`Phish Phans' jam to tunes by Pink `Phloyd'

Published: Tuesday, Nov. 3 1998 12:00 a.m. MST

Phish, the jam band from Vermont, surprised the festive gathering by playing Pink Floyd's (or should we spell that Pink Phloyd?) "Dark Side of the Moon" in its entirety during Monday night's second set.

Everything down to the wailing of "Great Gig In the Sky" (screeched out by drummer Jon Fishman) was included in the mix. "Time," "Us and Them," "Money" and "Breathe" were the trademark tunes from that session. And Phish played them accurately - English accent included.In fact, the second set was the better. It was more energetic and kinetic, thanks to the frantic gestures of "You Enjoy Myself."

Phish - guitarist/lead vocalist Trey Anastasio, drummer Fish-man, keyboardist Page Mc-Con-nell and bassist Mike Gordon - not only played some classic progressive rock, but dabbled into the post-modern punk, too. For an encore, it cranked out Nirvana's "Smells Like Team Spirit."

As for the first set, the band stuck to a lot of its slower songs.

It kicked off the show with "Tube" and then slid into "Drowned." Those two songs carried the concert with their extended jams and rhythms.

Then with a nod, Anastasio led the other Phishermen into ZZ Top's "Jesus Just Left Chicago."

"Driver" and the acoustic "Bittersweet Motel" came next.

Although the audience, known as Phish Phans, cheered and loved the intricate music works, there was a bit of restlessness felt throughout the night. Part of that tension could have been attributed to the slower tempos. Even the rockers of the first set were mid-range moseys such as "Wading In a Velvet Sea," "Limb By Limb" and "Sample In a Jar."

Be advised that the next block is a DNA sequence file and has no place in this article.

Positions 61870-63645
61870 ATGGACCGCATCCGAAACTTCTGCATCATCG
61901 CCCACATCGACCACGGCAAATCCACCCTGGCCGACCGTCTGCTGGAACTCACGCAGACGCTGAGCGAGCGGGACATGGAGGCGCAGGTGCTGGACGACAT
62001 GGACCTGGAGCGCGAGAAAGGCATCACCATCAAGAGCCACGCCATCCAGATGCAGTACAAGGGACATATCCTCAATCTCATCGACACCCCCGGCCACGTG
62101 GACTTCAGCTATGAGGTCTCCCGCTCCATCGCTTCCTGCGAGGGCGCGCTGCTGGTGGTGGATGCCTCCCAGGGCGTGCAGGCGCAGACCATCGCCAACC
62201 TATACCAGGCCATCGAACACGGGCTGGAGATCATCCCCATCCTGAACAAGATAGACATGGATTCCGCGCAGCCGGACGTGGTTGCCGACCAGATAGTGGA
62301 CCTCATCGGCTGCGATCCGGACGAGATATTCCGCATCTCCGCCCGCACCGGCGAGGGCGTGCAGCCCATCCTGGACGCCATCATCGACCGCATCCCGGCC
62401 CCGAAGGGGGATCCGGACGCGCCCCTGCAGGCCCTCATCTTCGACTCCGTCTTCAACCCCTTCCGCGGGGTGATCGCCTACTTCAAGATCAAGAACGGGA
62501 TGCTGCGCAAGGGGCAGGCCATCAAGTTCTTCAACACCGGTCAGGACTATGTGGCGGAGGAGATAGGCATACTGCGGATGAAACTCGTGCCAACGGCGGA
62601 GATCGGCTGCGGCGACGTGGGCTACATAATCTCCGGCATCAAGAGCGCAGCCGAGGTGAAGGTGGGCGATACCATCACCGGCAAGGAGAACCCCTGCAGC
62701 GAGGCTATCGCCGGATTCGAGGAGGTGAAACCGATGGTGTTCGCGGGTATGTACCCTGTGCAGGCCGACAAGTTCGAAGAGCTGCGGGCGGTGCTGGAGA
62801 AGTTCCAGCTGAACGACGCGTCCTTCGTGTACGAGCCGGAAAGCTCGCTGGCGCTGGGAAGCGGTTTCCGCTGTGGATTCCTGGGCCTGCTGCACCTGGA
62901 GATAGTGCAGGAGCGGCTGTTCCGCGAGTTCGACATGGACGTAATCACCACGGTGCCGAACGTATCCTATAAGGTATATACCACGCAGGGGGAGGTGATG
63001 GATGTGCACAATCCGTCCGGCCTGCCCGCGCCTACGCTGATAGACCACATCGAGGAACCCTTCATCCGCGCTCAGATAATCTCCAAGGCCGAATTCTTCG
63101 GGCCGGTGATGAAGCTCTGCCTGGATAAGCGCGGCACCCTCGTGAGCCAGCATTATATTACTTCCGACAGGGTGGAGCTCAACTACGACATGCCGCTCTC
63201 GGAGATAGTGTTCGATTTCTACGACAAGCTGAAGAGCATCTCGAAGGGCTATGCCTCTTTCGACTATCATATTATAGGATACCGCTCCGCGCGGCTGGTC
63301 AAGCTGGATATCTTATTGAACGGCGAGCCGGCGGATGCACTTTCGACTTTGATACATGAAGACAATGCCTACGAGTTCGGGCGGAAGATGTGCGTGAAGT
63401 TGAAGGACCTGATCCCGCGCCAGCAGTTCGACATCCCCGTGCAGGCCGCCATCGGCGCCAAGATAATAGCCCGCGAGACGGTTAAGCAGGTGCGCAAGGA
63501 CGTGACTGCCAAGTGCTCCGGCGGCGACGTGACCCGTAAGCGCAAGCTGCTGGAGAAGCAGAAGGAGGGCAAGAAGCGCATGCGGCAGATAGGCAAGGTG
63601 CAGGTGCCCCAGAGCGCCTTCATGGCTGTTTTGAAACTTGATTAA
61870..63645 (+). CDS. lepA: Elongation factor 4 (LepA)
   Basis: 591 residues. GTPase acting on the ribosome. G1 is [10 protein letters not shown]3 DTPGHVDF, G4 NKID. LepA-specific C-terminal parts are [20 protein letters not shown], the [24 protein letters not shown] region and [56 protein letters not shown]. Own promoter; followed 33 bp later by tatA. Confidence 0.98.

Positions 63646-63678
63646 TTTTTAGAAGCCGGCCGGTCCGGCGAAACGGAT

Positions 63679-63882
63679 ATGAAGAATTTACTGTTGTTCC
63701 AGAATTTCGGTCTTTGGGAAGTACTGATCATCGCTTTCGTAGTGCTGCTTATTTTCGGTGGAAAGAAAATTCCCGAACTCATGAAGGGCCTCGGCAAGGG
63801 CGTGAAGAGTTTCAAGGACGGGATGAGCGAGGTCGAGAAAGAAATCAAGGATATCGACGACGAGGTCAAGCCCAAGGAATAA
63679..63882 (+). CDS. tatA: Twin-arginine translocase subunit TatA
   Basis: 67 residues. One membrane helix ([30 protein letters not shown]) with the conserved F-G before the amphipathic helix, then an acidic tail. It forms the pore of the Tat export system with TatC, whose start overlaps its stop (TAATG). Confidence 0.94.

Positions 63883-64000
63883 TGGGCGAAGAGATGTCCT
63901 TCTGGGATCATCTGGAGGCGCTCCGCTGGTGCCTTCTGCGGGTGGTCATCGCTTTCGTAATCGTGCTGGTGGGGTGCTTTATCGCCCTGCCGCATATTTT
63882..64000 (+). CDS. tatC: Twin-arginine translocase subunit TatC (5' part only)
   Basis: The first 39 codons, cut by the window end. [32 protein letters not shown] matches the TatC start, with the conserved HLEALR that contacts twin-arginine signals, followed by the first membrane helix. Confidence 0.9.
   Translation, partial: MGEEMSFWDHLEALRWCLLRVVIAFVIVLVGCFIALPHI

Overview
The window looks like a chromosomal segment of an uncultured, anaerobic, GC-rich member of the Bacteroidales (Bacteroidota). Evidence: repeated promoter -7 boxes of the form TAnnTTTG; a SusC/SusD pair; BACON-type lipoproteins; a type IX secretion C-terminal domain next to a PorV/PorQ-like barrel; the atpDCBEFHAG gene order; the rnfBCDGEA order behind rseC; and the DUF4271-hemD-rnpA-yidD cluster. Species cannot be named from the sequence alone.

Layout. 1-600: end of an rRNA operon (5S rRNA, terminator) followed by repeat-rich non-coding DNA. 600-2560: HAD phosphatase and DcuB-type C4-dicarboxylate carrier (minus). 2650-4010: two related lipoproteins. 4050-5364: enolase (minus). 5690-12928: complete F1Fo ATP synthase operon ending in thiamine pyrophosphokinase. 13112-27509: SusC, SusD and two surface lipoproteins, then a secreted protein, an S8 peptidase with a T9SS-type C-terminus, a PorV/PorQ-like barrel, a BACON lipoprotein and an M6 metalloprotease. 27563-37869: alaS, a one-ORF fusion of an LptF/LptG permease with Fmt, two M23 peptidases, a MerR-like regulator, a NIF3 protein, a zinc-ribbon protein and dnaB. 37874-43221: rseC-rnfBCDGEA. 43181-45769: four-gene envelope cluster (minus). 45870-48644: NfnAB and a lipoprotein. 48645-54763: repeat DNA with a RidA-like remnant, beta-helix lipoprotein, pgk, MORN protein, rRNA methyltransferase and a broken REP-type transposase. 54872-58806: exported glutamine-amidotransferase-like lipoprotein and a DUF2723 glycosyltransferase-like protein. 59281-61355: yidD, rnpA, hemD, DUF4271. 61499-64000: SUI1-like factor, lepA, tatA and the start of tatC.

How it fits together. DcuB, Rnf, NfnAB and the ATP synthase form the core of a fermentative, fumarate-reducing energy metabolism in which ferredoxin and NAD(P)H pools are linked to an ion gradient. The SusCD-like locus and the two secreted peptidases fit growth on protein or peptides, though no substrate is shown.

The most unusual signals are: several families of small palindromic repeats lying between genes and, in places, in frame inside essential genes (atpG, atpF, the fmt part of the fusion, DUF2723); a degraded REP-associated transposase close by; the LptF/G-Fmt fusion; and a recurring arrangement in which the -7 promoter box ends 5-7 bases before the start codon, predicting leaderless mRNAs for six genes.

Another surprise was the fact the concert wasn't a sellout. However, the phans that attended made up for that with their vigorous screams and singa-longs.

Anastasio's and Gordon's harmonies were smooth and soothing - almost dreamlike. Fishman's drumming was original, syncopated and precise while Mc-Con-nell's keyboards added an angelic quality to the extended jams and highlighted the softer, moodier tunes.

Furthermore, Anastasio's lead guitar - especially during the euphoric climax-laden reaches during "You Enjoy Myself" - were a rush.

Adding to the theatrics, the band - well, Gordon and Anastasio, at least - bounced around on exercise trampolines during some synchronized and choreographed moves.

Then came the light show. Man, what a trip.

The white-hot strobes seemed to turn the stage inside out while streams of blue, orange, red and green spotlights scanned the audience members' heads and shot illumination into the seats.

With no opening act, Phish triumphantly swam through a hazy sea of smoke and screams. Although the first set could have used a heavy dose of caffeine, the real downer was the hourlong intermission. But thanks to Pink Floyd and Phish's vast musical library, the concert was well worth the $27 price of admission.

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